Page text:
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ASH: Stem Cells Rescue Some Patients With Severe GvHD


ORLANDO -- Mesenchymal stem cells derived from bone marrow show promise for severe steroid-resistant graft-versus-host disease, reported European investigators here.

ORLANDO, Dec. 11 -- Mesenchymal stem cells derived from bone marrow show promise for severe steroid-resistant graft-versus-host disease, reported European investigators here.

In a study of 52 patients who developed steroid-resistant GvHD after bone-marrow transplantation for hematologic malignancies, there was a 68% overall response rate to infusion of mesenchymal stem cells from adult bone marrow, said Katrina LeBlanc, M.D., of the Karolinska University Hospital Huddinge in Stockholm.

The success of the treatment may depend on anti-inflammatory and immunomodulatory properties of the mesenchymal stem cells derived from bone marrow, said Dr. LeBlanc speaking for a European bone marrow consortium at the American Society of Hematology meeting.

"In severe forms of GvHD that are not responsive to steroids, mortality is very high, and for the most severe forms it's nearly 100%," Dr. LeBlanc said.

Bone-marrow derived mensenchymal stem cells provide the stroma for hematopoeitic cells, and can also give rise to bone, muscles, cartilage, and connective tissue, she noted.

Undifferentiated mesenchymal stem cells appear to have immunomodulatory properties, will reduce an inflammatory response, and suppress production of activated lymphocytes, Dr. LeBlanc said.

In the first patient in whom this therapy was tried, a young boy with a severe form of GvHD, "we saw a very remarkable effect, both in terms of reduced inflammation in the GI tract, but also in terms of a very rapid recovery of the intestinal epithelium, so that the patient could go back to eating normally and not be on IV nutrients anymore," Dr. LebLanc said.

Since that time, her hospital and other European centers, have formed a mesenchymal stem cell expansion consortium.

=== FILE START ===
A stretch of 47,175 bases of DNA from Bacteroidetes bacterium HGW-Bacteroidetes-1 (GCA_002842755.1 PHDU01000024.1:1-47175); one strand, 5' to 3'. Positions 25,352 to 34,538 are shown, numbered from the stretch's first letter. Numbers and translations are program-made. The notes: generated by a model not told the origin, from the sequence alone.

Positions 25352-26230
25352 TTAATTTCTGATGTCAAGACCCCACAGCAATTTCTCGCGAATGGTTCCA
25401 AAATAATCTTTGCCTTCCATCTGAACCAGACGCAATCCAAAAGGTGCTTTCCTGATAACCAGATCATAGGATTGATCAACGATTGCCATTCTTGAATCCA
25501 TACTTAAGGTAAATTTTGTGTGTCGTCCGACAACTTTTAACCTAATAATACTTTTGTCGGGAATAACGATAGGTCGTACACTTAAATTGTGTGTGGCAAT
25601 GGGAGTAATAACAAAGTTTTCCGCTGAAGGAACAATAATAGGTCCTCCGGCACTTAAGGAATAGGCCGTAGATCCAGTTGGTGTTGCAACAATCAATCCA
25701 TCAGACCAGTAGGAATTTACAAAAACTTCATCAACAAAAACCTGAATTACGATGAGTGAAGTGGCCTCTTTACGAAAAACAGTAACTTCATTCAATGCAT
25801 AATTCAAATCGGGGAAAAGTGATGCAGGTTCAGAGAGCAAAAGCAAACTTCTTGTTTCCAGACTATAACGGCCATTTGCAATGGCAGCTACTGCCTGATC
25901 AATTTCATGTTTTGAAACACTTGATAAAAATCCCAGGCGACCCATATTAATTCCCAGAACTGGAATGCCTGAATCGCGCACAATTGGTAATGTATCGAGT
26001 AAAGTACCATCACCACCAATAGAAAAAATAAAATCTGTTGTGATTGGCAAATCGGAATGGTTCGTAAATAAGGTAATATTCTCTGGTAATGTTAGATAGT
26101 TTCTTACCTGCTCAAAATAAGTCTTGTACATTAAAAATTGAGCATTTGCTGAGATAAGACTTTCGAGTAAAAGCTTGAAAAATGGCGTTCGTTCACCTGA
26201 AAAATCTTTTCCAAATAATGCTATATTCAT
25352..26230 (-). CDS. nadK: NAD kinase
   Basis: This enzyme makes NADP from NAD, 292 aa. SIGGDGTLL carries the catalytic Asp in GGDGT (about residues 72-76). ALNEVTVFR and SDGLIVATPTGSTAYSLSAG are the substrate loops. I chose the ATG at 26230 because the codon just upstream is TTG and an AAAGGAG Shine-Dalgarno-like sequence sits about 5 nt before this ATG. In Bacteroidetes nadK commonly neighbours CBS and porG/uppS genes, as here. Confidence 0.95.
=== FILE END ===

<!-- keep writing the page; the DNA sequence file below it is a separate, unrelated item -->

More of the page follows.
On behalf of the consortium investigators, Dr. LeBlanc presented results of a study of mesenchymal stem cell infusions in 52 patients with severe GvHD unresponsive to steroids.

The patients had grade III or IV acute gastrointestinal GvHD following a hematopoietic stem cell transplant, and were given either one, two, three, or five doses of mesenchymal stem cells that had been harvested from either HLA identical sibling, haploidentical donors, or HLA-mismatched donors.

They saw an overall response rate of 68%, with children faring slightly better than adults, and early treatment appearing to be associated with better outcomes than late treatment.

Of the 52 patients, 22 are alive, 11 of them well, and the 11 others with chronic GvHD. Of the 30 patients who died, 17 did not respond to the mesenchymal stem cell treatment and died from GvHD. An additional eight responders were severely immunocompromised by GvHD and died from infections. The remainder died from causes not related to GvHD or to the therapy, Dr. LeBlanc said.

The investigators are embarking on a phase III randomized, double blind trial to further study the effects of mesenchymal stem cell infusions on severe GvHD.

"In a very short time, this novel therapy had provided new hope for patients, a very, very rapid response in a large number, aborting this autoimmune/alloimmune reaction, and providing a platform for future research to try to perfect the therapy," commented Stephen Emerson, M.D., Ph.D., of the University of Pennsylvania. Dr. Emerson was not involved in the study and declared no conflict of interest.

Dr. LeBlanc had no relevant conflicts of interest to declare.

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